It seems heartless, but the poor and the elderly will use transit even if it requires more inconvenient connections or a longer walk. They would be happier if transit were convenient, but a rich white family with children and two incomes will burn five to ten times as much fuel as an older, poorer single-adult household if they choose to use a car. A small empty-nest household will drive 10 km a day on average. A high-income household with older children will drive nearly 70 km a day.

So in terms of residential density, what is required is relatively low-density housing near the central business district, with large units. Near transit stations further out, you need convenient village centres with a walkable grid and all the required amenities for daily life, including local stores, schools, community centres, and so on clustered around the transit station and again surrounded with relatively low to medium density housing around the station. The higher-density apartment buildings are on feeder lines leading to the suburban transit stations.

This is the density distribution that minimizes greenhouse gas emissions. It is the opposite of how cities are currently being built. The density is not maximized near the centre, as "highest-and-best use" dogma demands, nor is it maximized around transit stations as the most popular misconception of transit-oriented development is now saying.

Employment, on the other hand, needs to be highly concentrated and on main transit lines. That means segregation of employment from residential land use. Employment use should be as dense as the market will bear, while residential use should remain relatively low-density. This is the opposite of the "mixing of uses" that is preached in the smart growth arenas, although most new urbanism advocates do tend to keep high-density employment away from residential uses. I think it was Andrés Duany who said people want to work close to where they live but they don't want to live close to where they work.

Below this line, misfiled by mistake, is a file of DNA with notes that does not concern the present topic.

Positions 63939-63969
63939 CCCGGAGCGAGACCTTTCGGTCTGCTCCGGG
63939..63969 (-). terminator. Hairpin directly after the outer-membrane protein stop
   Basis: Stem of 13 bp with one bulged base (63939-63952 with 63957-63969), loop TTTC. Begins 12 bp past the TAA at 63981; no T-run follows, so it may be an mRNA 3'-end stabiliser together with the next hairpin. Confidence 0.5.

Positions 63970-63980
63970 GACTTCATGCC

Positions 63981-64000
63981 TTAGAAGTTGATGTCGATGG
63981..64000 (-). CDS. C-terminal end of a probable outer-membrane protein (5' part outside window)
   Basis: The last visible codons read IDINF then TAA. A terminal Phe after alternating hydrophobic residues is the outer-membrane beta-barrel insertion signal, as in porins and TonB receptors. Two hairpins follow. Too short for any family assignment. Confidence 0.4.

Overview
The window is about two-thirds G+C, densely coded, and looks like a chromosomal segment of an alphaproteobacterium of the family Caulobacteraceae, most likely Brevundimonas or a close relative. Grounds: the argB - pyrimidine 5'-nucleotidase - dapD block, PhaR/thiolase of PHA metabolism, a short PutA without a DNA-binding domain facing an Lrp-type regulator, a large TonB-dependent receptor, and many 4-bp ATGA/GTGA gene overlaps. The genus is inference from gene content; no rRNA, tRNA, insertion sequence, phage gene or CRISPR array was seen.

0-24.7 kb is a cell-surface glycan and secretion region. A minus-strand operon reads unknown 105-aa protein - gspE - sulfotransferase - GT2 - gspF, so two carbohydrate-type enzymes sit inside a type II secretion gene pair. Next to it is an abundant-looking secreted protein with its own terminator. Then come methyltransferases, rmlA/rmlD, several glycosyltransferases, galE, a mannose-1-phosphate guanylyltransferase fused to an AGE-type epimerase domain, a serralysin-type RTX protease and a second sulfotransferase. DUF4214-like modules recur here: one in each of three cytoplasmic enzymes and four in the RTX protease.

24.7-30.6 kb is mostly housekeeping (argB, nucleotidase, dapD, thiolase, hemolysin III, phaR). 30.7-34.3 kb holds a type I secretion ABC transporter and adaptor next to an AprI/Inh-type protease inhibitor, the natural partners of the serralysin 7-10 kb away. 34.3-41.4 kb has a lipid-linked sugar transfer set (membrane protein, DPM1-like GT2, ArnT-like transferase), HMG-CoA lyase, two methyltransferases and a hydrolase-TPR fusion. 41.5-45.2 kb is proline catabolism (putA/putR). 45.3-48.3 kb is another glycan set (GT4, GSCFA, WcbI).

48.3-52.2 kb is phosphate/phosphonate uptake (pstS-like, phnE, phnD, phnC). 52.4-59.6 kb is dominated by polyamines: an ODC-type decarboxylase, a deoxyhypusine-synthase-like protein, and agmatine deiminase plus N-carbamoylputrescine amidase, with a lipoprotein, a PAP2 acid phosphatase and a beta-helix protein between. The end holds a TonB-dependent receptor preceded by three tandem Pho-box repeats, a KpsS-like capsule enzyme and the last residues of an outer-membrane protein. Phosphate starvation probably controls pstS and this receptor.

This type of density distribution may sound odd, even impossible, but it describes several European cities, including Paris. The centre of the city has severe zoning that keeps the height down. Further out are the traditional village cores turned into suburbs, clustered around the train station. Between them are the high-rises with the poor, the immigrants, and others who can't afford the more traditional lifestyle of the city or the older villages.

There is plenty wrong with this model for reasons other than greenhouse gas emissions. First, although creating ghettoes of old and poor people in less convenient neighbourhoods minimizes GHG emissions, it is even more reprehensible a social policy than are the ghettoes they are currently being confined to. Secondly, Euclidean geometry says there is less room near the centre to fit all the single-family houses. It helps a bit that families of equal income tend to have smaller lots if they are near the centre.

Finally, economics in urban centres has a very odd effect. Land near the centre is desirable because it requires less driving to work. So desirable that the price goes up beyond what is realistic for building the larger units that households with several incomes require. The only economically viable housing form is the high-rise. Ironically enough, the people who end up living there are not the ones for whom the location was most useful. The ones who wanted to drive a shorter distance to work can't afford to live there. Meanwhile those who have little money to spend on housing end up living on the most expensive land, while the cheaper land is being used for those with more money. I thought the invisible hand was supposed to distribute goods and services in a way that maximizes utility. This is what zoning is for; to intervene where economics alone does not solve problems.

For general figures on auto use, see the table in
Uniform density paper